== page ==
So, you’re looking to start a coding project, and you’re unsure which code is the right code to use. A common digital conundrum and one which when asked will receive a colourful array of answers, all dependent on the preference of the person you’re talking to.
Where developers and companies alike will channel their bias towards the language they’re most familiar with, we’re here to let you in on what’s really important when solving this digital pickle.
You see, we think ‘what’s the best language?’ is the wrong question.
Because the truth is, the right language isn’t always the ‘best language’. Whilst some may offer minor benefits to your cause, on the whole, the code is only ever as good as the people working on it. You’re reliant on your coders at the end of the day to produce the work for you, and minor differences in functionality will not seem a priority when push comes to shove.
What do we mean by that? Well, let’s take a look at some of the more commonly used languages in the technology world today.
Ruby is popular among start-ups, with a strong web following and clients such as Twitter in its bag. It allows for rapid web development and works in a strong-typed, clean language – it’s however widely thought of as having a steep learning curve.
Similarly, Python, one of the longest serving major programming languages, is also a strong contender for web-development with the Django framework, praised for its clean language and extremely high performance, and forms the framework for many popular sites including Instagram and Pinterest.
PHP, however, is often seen as an amateur language due to the slightly unclean nature of the code, yet remains the market leader with a total market share of over 82.5%. Laravel, a newer framework in comparison to Django and Rails, is built in PHP and is currently seeing rapid growth and development.
As you can see, every language and every framework has its advantages and disadvantages, that’s why broadly speaking – we don’t believe functionality as such to be the priority. Of course, it remains relevant, but it’s no use having the ‘best’ code if you don’t have the people there to work on it.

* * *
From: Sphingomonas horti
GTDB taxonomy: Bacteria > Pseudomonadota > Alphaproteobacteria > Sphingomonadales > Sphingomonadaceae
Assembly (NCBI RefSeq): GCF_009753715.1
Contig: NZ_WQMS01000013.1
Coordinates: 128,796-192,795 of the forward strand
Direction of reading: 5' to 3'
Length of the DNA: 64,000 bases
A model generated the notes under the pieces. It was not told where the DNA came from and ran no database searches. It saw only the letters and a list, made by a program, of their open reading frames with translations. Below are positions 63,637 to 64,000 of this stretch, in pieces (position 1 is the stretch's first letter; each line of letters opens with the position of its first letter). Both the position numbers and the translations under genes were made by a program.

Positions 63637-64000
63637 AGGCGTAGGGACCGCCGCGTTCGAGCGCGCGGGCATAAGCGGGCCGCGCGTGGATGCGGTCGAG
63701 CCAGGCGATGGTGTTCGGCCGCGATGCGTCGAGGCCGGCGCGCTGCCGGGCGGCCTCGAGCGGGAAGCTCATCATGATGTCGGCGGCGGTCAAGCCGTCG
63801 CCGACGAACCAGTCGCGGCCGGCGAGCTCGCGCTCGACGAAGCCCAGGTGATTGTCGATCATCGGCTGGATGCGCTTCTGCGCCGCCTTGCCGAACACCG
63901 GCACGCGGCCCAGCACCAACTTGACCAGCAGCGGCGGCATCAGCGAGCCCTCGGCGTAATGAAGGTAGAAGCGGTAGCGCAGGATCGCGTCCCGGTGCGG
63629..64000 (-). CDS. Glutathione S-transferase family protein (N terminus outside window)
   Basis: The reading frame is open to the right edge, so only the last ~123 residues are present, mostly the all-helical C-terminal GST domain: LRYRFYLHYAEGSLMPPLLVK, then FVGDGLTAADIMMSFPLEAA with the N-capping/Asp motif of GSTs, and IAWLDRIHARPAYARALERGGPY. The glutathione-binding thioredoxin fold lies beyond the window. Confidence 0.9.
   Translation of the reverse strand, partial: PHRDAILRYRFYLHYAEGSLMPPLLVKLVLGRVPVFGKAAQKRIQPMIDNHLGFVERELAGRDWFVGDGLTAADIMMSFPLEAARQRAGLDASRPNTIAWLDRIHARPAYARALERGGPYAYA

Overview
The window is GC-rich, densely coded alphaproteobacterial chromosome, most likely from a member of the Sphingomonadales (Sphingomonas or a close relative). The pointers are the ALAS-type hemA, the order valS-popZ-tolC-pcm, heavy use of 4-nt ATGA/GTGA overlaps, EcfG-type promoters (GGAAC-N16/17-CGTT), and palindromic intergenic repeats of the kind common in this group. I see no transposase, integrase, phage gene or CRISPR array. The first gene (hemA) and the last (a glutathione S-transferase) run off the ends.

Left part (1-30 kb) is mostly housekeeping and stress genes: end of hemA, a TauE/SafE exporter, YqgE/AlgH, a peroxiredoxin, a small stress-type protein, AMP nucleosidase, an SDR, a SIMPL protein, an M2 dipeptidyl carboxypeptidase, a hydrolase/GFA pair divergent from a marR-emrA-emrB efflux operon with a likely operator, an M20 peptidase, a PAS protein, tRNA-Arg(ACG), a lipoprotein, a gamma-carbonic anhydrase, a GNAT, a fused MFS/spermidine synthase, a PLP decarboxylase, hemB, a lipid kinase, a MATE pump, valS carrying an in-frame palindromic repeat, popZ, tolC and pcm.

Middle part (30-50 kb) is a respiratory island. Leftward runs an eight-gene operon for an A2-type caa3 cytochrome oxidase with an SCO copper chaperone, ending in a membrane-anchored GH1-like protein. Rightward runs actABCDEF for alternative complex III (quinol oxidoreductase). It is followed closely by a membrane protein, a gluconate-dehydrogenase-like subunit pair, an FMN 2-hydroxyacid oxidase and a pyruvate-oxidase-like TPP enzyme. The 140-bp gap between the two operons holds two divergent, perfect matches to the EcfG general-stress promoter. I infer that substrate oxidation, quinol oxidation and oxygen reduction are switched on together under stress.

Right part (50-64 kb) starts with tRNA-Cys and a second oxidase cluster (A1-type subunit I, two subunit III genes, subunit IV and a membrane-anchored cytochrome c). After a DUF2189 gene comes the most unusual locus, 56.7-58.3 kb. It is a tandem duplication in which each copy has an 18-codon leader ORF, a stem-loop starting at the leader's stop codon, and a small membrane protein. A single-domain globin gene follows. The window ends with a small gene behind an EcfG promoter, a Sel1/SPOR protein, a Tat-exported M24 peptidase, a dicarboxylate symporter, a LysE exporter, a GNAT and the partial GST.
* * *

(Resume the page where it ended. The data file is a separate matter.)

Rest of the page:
We experience it time and time again here at EHD, where we’re brought onto projects in which the application just doesn’t work. On every one of these occasions it has been down to poor code and inexperienced coders, and never has it come down to an issue with the actual language itself.
Therefore, we strongly believe that the real question here is, ‘which is the language in which I have the best access to talent?’ Talent not just for initial development, but also ongoing support, maintenance and development should your initial coder leave. It’s this talent which is going to power your application, and it’s important that it’s widely and readily available for you to call on at any time.
All this considered, you can then move onto the more technical considerations for your specific purpose. For example:
- Are there libraries and frameworks which could save you time
- How powerful is the language?
- Do you need to enable interfacing between another application?
These can all alter your final decision, but not before checking the talent pool available to you first – ensuring that there’s sufficient people to get the job done, and to get it done well.
Remember, the language is only as good as the people writing it. So, do your research, scout out the talent, tot up your numbers and get the best possible piece of work in return.